I am not a fan of fish.
I have been told many many times that it is good for me. But it’s not enough. The scales, the stench – it takes a really good cook to whip up a swimmer that appears edible in my eyes. But tonight: it was done.
But not the creamy buttery goodness that you imagine, for lactose-intolerance has somewhat hindered my ability to ‘eat anything’. (Not that I did before – I’ve been a fussy little so-and-so since my very first breath.) This fish pie was created with me in mind – not too fishy, light, creamy without the cream. Flavours – oh those flavours. Peppery, salty and smooth.
The Dairy Free Fish Pie
- Create a vegetable stock – whether by boiling down veg over the stove and filling your home with that Sunday smell, or by whipping a cube out of the Oxo box – put it in a frying pan and bring to a gentle simmer. Add a couple of bay leaves and a small handful of peppercorns into the mix as it bubbles away.
- The Fish: Always try to use a smoked fish in this kind of pie – it gives a kick without being overwhelming or pathetic. Also use a whitefish. For this we used Smoked Haddock and Whiting. These are actually best used from frozen – you can get fresh fish and then freeze it – I don’t mean straight from the Iceland packet you so carefully bury under your home baked goods. When put into the simmering pan they will gently cook, releasing the defrosting and fishy juices into the stock to create…wait for it: A FISH STOCK. So throw the fish in, cover in tin-foil and leave until the fish is happily cooking away – not fully but also not frozen – test with a knife to see how easily it starts to flake. If it needs gentle pulling then you are set to go.
- Remove the fish onto a chopping board and strain the peppercorns and herbs out of the stock, saving the liquid in a jug for a later date. Gently pick apart the fish into flaky chunks – not too large but also reasonably bite-sized. Add these and any veg you like – sweet corn, peas, carrots, you name it – into a bowl.
- Parsley Sauce. Now usually this would be done with butter, milk, cream, or something else dairy-related which would make me sick for the next week. Instead we create a Roux. Chop onions and chuck them into a pan with some olive oil, frying till they soften. Add around 2 tablespoons of Gluten-Free Flour and stir. Slowly pour the remaining vegetable/fish stock into the pan, stirring till it thickens up into a creamy juicy creamy thing.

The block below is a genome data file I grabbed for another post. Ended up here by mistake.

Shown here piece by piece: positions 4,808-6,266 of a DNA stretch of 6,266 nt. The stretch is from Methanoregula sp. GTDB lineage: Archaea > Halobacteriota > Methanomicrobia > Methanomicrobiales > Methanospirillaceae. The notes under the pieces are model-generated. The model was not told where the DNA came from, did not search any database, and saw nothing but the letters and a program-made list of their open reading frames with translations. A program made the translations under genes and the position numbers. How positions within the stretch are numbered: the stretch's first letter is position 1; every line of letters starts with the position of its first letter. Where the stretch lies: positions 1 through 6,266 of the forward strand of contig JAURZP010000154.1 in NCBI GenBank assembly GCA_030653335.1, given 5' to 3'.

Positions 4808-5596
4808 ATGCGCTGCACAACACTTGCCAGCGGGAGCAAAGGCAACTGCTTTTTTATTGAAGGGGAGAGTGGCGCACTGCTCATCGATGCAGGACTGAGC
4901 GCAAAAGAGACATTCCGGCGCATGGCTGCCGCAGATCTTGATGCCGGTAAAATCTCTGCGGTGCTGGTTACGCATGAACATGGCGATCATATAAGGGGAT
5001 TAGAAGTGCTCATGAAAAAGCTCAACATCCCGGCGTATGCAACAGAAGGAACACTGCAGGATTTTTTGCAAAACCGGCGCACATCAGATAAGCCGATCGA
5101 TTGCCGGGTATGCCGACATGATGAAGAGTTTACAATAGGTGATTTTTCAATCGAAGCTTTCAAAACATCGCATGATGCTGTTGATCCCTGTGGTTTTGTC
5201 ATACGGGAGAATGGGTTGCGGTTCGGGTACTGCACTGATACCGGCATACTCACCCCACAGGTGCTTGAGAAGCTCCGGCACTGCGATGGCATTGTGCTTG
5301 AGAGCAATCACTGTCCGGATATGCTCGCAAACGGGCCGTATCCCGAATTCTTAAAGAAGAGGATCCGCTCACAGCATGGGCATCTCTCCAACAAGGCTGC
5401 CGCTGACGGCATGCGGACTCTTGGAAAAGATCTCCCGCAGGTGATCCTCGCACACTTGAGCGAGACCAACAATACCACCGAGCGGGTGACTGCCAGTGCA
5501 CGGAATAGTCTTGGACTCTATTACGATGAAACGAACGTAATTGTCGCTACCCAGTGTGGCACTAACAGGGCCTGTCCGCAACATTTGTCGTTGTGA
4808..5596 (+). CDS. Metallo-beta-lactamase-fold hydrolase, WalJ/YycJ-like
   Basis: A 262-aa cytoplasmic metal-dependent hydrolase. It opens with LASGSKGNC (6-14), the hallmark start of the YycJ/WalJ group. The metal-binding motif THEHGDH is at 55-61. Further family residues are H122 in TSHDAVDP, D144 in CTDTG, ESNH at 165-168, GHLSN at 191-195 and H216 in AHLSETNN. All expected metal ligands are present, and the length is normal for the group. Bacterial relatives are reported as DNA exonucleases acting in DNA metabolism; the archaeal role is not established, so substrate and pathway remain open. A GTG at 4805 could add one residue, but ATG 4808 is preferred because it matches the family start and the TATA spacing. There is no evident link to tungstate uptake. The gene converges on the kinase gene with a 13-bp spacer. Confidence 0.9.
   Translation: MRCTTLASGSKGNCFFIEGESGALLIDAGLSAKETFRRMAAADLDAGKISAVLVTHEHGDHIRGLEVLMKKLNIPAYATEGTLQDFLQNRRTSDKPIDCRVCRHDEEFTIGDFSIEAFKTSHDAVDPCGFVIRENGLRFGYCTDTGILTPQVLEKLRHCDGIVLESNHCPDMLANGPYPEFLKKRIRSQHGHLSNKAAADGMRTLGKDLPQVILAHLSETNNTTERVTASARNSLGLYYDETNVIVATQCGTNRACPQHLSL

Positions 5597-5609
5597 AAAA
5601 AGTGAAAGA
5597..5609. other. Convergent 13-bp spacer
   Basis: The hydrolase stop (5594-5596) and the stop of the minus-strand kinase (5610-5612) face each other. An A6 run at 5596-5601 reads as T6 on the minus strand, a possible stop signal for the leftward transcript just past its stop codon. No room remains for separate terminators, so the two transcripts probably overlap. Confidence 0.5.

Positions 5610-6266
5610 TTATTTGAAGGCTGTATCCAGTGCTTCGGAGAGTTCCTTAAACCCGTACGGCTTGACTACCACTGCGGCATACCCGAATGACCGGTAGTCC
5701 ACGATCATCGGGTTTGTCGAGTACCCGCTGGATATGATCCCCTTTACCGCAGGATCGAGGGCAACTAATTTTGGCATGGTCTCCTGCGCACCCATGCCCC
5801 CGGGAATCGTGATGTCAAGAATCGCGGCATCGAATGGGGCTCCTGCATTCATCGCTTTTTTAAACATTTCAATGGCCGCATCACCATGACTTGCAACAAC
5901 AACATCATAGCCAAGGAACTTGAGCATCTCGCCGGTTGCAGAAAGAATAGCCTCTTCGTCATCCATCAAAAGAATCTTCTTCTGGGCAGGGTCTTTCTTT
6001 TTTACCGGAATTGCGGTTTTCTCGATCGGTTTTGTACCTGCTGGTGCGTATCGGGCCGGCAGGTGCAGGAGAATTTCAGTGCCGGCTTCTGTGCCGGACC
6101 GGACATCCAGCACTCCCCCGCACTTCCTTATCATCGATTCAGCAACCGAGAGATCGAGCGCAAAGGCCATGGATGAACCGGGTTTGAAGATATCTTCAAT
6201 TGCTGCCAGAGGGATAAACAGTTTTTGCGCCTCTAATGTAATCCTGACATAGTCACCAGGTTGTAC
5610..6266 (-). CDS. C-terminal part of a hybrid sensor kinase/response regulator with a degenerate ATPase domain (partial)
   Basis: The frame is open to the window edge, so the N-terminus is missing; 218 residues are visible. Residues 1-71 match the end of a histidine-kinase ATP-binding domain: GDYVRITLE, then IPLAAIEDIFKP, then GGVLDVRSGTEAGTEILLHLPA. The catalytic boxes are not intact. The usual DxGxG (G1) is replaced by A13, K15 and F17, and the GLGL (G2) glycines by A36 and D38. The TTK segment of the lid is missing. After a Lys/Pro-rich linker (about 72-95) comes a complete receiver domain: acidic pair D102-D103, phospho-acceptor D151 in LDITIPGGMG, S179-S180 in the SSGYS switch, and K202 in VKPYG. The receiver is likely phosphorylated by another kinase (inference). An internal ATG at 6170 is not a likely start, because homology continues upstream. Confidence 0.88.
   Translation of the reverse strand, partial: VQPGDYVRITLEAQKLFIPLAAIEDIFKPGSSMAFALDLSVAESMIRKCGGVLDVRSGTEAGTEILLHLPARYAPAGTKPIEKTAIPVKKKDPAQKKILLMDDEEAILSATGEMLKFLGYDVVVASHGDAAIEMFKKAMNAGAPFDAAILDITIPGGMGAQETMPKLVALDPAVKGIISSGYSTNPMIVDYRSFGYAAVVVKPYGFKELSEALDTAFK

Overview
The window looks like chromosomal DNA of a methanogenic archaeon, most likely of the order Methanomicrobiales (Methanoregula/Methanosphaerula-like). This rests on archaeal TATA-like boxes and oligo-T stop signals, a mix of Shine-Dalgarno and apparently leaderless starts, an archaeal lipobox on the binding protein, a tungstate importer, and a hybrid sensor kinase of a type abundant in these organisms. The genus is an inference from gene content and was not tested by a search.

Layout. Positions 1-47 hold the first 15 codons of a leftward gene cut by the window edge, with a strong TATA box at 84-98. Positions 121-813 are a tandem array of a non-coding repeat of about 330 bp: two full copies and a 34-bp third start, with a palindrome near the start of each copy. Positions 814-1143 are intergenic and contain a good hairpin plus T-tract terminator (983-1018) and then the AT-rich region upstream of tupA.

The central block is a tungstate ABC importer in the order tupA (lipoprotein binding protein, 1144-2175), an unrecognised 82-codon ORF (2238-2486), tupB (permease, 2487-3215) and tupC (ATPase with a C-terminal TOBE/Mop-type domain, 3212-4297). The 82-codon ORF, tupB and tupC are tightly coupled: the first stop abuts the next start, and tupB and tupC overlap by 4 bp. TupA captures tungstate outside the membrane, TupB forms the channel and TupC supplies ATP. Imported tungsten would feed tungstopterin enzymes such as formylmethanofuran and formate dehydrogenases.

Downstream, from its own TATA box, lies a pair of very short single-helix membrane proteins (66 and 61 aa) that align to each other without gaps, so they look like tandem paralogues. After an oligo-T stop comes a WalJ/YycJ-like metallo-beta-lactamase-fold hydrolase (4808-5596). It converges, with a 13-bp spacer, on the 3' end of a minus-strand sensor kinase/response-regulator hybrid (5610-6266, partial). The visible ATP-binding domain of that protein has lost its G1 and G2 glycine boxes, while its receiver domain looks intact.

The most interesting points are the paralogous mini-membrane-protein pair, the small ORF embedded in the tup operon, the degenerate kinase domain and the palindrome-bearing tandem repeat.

- Throw in a handful of finely chopped parsley and stir for a few minutes before pouring happily over the flaky fish and veg.
|It doesn't look particularly nice. It does taste it though.|
- Next step: Mash. Mashed potatoes – nothing better than a good plate of mash. But with no butter? No Milk? Simples. Olive Oil, pepper, salt, and a lot of season to taste. Boil the potatoes till they are soft, drain and mash. Generously season with pepper and salt, pour a tablespoon of Olive Oil in and mash together. Taste – salt and pepper are up to you. It depends on personal taste – I am all in on the seasoning. Nothing like a really peppery mash for a peppery fish pie. Salt evens it out a little, not too much because – well, it’s pretty bad. But a little will take a dish from dull to perfect in a tiny pinch. The oil is important because it will make the mash far less dry and starchy, more creamed, but still maintain the potato texture. This is actually a great way of playing on healthier versions of mash – try it! If you fancy it throw in a few chopped chives for another burst, gotta love the chivey-mash.
- Right – everything is prepared. All is left to do is layer and cook. The Best way to lay mash onto a sauce is in blobs – that way the sauce doesn’t creep up the side and over the top; the heat stays inside and the pie is prettified. Run a fork over to lighten the top and put in the oven on around Gas Mark 5 for 20 minutes, or until the mash is crispy brown on top!